Cardiovascular problems have been discussed with this class of drugs along with canagliflozin.[citation needed] The pre-specified endpoint for cardiovascular safety in the canagliflozin clinical development program was Major Cardiovascular Events Plus (MACE-Plus), defined as the occurrence of any of the following events: cardiovascular death, non-fatal myocardial infarction, non-fatal stroke, or unstable angina leading to hospitalization. This endpoint occurred in more patients in the placebo group (20.5%) than in the canagliflozin treated group (18.9%), but the difference was not statistically significant.

Nonetheless, an FDA advisory committee expressed concern regarding the cardiovascular safety of canagliflozin. A greater number of cardiovascular events was observed during the first 30 days of treatment in canagliflozin treated patients (0.45%) relative to placebo treated patients (0.07%), suggesting an early period of enhanced cardiovascular risk. In addition, there was an increased risk of stroke in canagliflozin treated patients. Neither of these effects was statistically significant. Additional cardiovascular safety data from the ongoing CANVAS trial is expected in 2015.[11]


The drug may increase the risk of dehydration in combination with diuretic drugs, especially in elderly people.[10]

Because it increases renal excretion of glucose, treatment with canagliflozin and other SGLT2 inhibitors prevents renal reabsorption of 1,5-anhydroglucitol, leading to artifactual decreases in serum 1,5-anhydroglucitol; it can therefore interfere with the use of serum 1,5-anhydroglucitol (assay trade name, GlycoMark) as a measure of postprandial glucose excursions.[12]


  1. ^ New J&J diabetes drug effective in mid-stage study, Jun 26, 2010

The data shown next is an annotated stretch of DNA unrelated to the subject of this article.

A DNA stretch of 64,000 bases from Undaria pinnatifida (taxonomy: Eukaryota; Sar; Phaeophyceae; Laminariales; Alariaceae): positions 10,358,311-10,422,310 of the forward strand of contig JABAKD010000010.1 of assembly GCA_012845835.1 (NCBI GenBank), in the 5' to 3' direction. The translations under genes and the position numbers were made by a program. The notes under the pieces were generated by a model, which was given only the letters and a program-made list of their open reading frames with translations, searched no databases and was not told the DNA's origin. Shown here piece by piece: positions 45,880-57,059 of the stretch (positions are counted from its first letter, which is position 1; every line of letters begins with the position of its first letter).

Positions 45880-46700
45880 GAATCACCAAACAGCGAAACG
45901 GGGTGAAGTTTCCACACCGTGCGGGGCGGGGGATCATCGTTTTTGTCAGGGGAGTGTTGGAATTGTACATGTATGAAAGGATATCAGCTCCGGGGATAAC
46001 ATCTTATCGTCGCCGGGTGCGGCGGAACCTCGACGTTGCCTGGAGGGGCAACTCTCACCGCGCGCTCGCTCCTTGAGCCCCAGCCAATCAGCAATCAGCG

2. ^ Edward C. Chao (2011). "Canagliflozin". Drugs of the Future 36 (5): 351–357. doi:10.1358/dof.2011.36.5.1590789. 
  3. ^
  4. ^ "Summary Review" (PDF). March 29, 2013. Retrieved 2014-07-09. 
  5. ^ "HIGHLIGHTS OF PRESCRIBING INFORMATION" (PDF). 2013. Retrieved 2014-07-09. 
  6. ^ "EMEA-001030-PIP01-10". EMA European Medicines Agency. Retrieved May 6, 2013. 
  7. ^ "U.S. FDA approves Johnson & Johnson diabetes drug, canagliflozin". Reuters. Mar 29, 2013. U.S. health regulators have approved a new diabetes drug from Johnson & Johnson, making it the first in its class to be approved in the United States. 
  8. ^ Prous Science: Molecule of the Month November 2007
  9. ^ a b c A. Klement (20 January 2014). "Tubuläre Senkung des Blutzuckers bei Diabetes mellitus: Invokana". Österreichische Apothekerzeitung (in German) (2/2014): 20f. 
  10. ^ a b c Haberfeld, H (ed.). Austria-Codex (in German) (2013/14, supplement 01/14 ed.). Vienna: Österreichischer Apothekerverlag. 
  11. ^
  12. ^ Balis, Dainius A; Tong, Cindy; Meininger, Gary (July 2014). "Effect of canagliflozin, a sodium–glucose cotransporter 2 inhibitor, on measurement of serum 1,5-anhydroglucitol". J Diabetes 6 (4): 378–380. doi:10.1111/1753-0407.12116.